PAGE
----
UNIVERSE WITHIN by Gwen Randall-Young
• And the day came when the risk it took to remain tight in a bud was more painful than the risk it took to blossom.
– Anaïs Nin
Worrying about what others think about us can be like a cancer that spreads through one’s consciousness. It takes away peace of mind and eats away at self-esteem. Every living thing begins as some sort of seed, within which is held its potential. The purpose of that seed is to grow into the fullness of its being.
We all start out that way. Think of a baby exploring the world. He is inside himself, looking out. He has no sense of how others view him. He is curious and delights in all that is around him. He loves to laugh. There is simply no self-consciousness. He lives in the moment.
Some adults live this way, but they are generally considered eccentrics! They are also great fun to be around. However, more often than not, that blossoming being begins to reshape itself in order to win approval. For a young child, a parent’s disapproval can feel like a withdrawal of love. Approval becomes equated with love.
This can be reinforced in school where the right answer can be valued more than creative thinking. For teens, this need for approval can become a constant source of insecurity. It is a tentative time for many teens as they begin to experience their own individuality, but there is huge pressure to conform. Taken to extremes, this can manifest as eating disorders, drug use or early sexual activity in a desperate attempt to fit in.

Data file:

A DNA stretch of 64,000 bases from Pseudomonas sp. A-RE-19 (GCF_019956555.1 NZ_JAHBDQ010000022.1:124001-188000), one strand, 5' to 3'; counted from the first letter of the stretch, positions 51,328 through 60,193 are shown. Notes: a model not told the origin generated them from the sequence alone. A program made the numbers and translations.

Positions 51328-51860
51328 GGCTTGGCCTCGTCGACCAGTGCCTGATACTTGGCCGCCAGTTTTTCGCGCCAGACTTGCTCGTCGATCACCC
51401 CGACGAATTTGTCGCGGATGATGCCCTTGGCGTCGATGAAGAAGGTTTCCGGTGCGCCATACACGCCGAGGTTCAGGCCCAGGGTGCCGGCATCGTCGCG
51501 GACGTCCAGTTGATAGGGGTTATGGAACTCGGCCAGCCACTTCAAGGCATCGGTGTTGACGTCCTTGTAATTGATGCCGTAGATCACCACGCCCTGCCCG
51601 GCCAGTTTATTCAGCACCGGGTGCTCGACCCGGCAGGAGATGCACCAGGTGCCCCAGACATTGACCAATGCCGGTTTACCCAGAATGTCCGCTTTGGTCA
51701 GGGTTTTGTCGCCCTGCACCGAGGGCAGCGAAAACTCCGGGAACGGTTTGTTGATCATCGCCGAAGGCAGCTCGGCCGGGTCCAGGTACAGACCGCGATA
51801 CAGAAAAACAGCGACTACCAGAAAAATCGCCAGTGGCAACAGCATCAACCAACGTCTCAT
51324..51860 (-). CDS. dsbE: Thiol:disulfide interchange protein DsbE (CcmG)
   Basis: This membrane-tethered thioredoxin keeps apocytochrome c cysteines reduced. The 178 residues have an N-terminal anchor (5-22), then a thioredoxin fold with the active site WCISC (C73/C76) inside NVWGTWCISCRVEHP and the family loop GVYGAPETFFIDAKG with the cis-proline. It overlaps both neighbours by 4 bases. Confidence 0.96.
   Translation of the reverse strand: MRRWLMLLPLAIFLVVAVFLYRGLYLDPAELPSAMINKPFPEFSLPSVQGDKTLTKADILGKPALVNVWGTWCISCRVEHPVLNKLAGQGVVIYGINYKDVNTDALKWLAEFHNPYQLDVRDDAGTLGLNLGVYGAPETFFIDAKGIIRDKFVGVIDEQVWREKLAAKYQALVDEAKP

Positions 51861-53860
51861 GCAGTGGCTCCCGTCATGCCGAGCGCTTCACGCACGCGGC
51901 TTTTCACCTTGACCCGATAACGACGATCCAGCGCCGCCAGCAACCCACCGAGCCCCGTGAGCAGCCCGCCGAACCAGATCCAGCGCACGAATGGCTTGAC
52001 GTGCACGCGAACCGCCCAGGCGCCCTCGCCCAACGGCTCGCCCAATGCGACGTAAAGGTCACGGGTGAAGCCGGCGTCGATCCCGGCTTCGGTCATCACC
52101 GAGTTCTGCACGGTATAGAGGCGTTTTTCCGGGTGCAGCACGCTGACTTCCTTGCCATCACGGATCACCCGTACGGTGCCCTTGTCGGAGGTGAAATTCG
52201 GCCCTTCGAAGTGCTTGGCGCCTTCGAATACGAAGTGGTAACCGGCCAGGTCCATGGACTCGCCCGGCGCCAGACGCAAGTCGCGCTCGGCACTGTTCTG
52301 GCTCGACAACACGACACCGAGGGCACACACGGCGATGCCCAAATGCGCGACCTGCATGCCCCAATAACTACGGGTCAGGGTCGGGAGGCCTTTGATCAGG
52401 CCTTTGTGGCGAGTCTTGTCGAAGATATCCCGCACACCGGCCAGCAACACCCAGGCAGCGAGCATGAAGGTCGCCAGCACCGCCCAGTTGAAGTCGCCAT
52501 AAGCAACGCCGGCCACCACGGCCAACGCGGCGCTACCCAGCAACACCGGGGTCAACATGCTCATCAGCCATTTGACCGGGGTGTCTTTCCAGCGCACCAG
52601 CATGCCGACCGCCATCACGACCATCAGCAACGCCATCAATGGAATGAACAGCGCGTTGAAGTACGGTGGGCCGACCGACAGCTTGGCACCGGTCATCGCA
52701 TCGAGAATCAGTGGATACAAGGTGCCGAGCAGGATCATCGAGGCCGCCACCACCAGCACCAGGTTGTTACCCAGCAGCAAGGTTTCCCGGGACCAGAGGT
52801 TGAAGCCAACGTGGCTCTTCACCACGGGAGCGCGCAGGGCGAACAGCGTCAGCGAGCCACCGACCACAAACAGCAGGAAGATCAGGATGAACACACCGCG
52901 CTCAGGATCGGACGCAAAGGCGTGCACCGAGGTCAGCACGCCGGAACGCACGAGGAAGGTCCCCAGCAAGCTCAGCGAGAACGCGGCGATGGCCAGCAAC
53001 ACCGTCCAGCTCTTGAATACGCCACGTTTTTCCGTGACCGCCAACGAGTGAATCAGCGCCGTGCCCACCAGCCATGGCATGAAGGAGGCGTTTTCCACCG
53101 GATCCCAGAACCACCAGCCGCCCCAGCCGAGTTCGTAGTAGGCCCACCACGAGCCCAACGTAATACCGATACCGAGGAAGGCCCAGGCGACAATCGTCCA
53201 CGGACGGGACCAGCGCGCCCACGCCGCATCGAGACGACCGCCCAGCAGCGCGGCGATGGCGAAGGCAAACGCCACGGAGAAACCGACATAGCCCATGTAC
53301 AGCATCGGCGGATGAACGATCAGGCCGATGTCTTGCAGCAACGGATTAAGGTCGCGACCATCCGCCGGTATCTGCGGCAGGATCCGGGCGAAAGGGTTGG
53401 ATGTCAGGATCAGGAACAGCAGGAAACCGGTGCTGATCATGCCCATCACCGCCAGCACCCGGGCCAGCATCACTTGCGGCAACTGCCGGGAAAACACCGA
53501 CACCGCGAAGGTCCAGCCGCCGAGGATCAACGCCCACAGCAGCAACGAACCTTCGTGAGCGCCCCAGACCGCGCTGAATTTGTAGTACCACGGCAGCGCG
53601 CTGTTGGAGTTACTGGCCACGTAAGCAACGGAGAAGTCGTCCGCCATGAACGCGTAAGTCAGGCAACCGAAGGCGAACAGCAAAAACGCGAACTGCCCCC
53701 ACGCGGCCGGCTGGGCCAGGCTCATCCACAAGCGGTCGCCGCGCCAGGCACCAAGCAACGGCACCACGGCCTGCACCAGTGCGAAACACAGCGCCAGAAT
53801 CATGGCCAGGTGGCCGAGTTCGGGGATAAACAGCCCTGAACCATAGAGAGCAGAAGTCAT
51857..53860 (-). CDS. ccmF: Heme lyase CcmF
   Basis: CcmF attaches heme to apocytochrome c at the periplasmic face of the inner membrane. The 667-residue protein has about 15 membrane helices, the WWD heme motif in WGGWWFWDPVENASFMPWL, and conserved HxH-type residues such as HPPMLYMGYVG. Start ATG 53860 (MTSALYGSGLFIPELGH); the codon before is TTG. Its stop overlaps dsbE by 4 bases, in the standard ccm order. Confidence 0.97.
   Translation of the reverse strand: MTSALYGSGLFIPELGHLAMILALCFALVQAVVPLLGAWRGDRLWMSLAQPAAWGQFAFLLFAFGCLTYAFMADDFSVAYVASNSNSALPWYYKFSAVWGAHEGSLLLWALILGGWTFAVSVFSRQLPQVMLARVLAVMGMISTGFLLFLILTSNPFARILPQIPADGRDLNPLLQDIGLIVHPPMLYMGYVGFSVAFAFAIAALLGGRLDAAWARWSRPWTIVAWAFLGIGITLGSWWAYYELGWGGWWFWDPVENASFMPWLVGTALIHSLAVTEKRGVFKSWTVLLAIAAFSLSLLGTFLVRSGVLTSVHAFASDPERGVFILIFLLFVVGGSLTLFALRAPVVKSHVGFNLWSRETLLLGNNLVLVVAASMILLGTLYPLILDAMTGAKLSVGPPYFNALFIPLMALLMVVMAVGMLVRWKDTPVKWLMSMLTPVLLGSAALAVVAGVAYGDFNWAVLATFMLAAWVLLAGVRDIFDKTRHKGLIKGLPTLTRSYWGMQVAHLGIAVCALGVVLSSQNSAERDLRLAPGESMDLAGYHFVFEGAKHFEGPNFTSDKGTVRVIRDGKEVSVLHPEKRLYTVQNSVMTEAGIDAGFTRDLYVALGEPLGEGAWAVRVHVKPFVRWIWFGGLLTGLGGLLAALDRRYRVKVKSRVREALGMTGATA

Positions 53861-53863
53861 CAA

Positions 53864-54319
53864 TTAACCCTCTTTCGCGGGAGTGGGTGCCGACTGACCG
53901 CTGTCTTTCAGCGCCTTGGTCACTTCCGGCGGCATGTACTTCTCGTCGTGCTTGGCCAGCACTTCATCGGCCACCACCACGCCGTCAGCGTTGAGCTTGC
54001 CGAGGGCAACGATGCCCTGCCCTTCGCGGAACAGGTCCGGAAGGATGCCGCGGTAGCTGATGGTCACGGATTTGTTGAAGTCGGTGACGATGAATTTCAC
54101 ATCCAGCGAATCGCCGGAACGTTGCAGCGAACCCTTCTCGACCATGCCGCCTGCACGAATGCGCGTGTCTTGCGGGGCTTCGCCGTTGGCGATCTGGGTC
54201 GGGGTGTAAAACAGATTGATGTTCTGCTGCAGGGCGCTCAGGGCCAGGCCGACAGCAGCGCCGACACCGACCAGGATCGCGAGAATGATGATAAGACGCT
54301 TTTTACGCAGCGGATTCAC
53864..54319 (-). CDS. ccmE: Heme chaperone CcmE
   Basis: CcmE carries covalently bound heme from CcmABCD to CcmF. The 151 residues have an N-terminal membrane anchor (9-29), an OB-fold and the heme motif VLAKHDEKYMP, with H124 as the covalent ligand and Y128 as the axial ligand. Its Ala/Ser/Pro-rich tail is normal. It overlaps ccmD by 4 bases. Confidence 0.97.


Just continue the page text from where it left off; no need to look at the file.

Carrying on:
Sadly, this over-concern about how others view us can continue into adulthood. Sometimes, a person does not value himself and projects this devaluation onto others. They become super vigilant, always looking for clues that others do not like them. Often, there is absolutely no basis in reality, as others don’t really spend that much time thinking about them.
After assuming that someone has a negative opinion of them, the person then becomes angry and bitter towards that person. They are upset about what they think the other thinks of them. Thus, they fall into a negative spiral of low self-esteem, made worse by imagining the negative opinions of others.
Ironically, an individual who is very judgemental of others assumes others are just as judgmental. What makes it all the more difficult is that they truly believe their perceptions and are usually not open to hearing it is probably not as they think it is. Disagree with their perceptions and you join the group that is not in support of them.
Often, a partner learns to just keep quiet or to agree with their partner’s negative thoughts so as to keep the peace, but this only serves to reinforce the other’s insecure perceptions.
The cure, if there is one, is to practice stopping these thoughts and not allowing the mind to go down the road of worrying about what others think. It is also to begin to develop inner strength and to stop criticizing ourselves.
Like the little child, it is best to focus on the world outside, to find things to enjoy and think about being a positive person. Focus on bringing good energy into your life and the lives of others. When we are giving from the heart, there is no room for negativity towards others, or ourselves.
Gwen Randall-Young is an author and psychotherapist in private practice. For articles and information about her books, “Deep Powerful Change” hypnosis CDs and “Creating Effective Relationships” series, visit www.gwen.ca.